Govt Chief Whip defends proposed bill that allows only MPs elect President
KAMPALA, UGANDA: The Government Chief Whip, Mr. Thomas Tayebwa has coke out to clarify that as the ruling National Resistance Movement — NRM, they have not yet received the proposal bill that allows only MPs elect the President of Uganda.
The proposed constitution amendment that could see Uganda’s political stature change to a Parliamentary system would mean that presidential elections would henceforth no longer be for all Ugandans but for the political party with the majority of the MPs.
Reacting to this move on Thursday, Tayebwa stated that Ugandans must appreciate the proposed system that is widely used in democratic governance overseas but was quick to state that the bill is yet to be brought to table in the NRM caucus.
“We must appreciate that the proposed system is one of the known political systems practised by successful democracies like Great Britain, Italy, Canada,” said Tayebwa.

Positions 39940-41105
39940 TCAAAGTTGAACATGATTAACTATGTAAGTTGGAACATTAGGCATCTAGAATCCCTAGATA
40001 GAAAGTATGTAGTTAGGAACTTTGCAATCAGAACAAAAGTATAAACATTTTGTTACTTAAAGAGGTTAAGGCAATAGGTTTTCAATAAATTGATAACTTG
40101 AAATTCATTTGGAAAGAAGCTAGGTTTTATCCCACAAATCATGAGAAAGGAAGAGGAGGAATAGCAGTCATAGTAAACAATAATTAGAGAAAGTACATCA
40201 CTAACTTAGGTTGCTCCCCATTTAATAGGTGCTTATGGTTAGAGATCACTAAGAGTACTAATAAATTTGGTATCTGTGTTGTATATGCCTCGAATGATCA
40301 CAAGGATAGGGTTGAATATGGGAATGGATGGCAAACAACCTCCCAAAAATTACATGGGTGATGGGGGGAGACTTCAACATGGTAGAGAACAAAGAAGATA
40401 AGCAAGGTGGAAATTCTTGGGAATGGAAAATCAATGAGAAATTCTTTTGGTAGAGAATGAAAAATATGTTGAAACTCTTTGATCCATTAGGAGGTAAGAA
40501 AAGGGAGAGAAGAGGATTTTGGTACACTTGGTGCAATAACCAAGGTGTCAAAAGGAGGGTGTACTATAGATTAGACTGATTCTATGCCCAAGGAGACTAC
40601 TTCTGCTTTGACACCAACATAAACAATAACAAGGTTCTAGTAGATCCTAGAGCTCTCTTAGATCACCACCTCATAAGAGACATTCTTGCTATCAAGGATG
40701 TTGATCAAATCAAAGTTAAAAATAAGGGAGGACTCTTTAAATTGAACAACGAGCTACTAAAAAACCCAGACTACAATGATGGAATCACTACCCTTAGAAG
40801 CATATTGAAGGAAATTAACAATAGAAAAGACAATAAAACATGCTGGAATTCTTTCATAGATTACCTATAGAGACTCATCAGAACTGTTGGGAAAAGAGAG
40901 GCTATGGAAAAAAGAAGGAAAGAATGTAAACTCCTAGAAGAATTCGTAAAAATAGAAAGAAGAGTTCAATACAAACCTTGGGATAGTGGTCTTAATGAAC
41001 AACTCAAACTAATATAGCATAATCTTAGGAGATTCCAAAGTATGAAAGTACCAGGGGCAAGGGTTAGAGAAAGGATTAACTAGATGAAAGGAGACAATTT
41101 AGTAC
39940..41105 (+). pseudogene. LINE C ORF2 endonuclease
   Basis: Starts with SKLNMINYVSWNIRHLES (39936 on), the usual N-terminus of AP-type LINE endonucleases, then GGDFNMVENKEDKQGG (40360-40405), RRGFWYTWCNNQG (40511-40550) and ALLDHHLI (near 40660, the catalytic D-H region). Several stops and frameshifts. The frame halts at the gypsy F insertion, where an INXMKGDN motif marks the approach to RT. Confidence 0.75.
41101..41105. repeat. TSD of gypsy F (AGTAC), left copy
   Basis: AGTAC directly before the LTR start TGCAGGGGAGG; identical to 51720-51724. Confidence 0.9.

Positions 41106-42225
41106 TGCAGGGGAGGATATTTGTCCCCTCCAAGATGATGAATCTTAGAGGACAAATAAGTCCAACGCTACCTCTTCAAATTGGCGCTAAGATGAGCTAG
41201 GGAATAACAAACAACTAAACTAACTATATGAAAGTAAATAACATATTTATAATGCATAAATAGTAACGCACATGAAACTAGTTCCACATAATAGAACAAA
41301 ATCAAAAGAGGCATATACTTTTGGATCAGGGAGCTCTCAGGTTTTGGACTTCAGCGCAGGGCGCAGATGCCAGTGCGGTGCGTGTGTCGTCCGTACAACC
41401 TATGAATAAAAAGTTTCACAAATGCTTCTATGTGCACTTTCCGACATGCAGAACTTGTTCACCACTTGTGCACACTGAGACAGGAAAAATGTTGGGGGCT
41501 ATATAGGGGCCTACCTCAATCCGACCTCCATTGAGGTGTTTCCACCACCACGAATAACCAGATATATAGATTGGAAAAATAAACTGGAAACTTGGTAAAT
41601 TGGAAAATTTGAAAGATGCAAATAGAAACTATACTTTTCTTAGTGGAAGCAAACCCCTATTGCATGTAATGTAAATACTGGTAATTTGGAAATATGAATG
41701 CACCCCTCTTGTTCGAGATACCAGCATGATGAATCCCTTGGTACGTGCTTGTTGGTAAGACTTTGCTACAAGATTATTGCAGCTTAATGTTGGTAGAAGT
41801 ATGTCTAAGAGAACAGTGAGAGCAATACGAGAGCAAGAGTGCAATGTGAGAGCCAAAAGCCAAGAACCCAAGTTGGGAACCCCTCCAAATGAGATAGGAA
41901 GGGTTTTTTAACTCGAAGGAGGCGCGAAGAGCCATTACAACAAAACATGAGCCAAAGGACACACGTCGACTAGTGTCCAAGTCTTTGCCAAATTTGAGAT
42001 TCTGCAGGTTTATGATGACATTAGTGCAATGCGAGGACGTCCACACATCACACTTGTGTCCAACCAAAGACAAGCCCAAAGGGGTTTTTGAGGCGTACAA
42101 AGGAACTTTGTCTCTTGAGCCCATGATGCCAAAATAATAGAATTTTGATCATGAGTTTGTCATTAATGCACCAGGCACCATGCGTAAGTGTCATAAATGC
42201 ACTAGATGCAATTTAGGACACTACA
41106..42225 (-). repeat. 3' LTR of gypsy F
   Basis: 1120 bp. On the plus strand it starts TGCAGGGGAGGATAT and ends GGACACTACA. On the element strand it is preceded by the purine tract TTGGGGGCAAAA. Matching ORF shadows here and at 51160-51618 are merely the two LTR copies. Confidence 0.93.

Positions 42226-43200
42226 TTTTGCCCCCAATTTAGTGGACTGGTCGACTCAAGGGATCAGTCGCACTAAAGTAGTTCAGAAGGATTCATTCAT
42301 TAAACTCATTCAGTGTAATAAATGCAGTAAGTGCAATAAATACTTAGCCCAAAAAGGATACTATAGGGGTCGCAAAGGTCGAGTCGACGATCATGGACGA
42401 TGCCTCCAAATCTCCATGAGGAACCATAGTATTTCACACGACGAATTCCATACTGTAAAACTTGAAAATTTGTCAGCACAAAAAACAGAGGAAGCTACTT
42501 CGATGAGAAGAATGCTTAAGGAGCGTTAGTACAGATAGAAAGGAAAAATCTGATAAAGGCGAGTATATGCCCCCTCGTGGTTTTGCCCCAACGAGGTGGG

The Government Chief Whip assured the country that when the proposal comes up, full consultations would be made with stakeholders.
n a related development, while appearing on a local radio station CBS FM, Jackson Karugaba Kafuuzi, the Deputy Attorney General revealed that the Constitution Review Commission is set to start countrywide consultation in an attempt to gather public opinions about the proposed bill.
This however has sparked off rage from the public especially from the opposition labeling the ‘scheme’ as an intended move to deny the people of Uganda a chance to vote for their President.
In Uganda, the President is elected by citizens who are above 18 years of age and are registered by the Electoral Commission (EC). EC is a constitutionally established organ of the Government of Uganda, whose mandate is to “organize and conduct regular, free and fair elections” in the country, in an efficient, professional, and impartial manner.
Over the years, Parliament has been amending the Presidential Election Act.
Uganda previously had a constitutional limit in place, allowing a maximum term of office of ten years (two five-year terms), until 2005, when the limit was eliminated by a constitutional amendment.
On December 20, 2017, Parliament passed an amendment to the Constitution that eliminate the requirement that candidates vying for the presidency be under 75 years of age.
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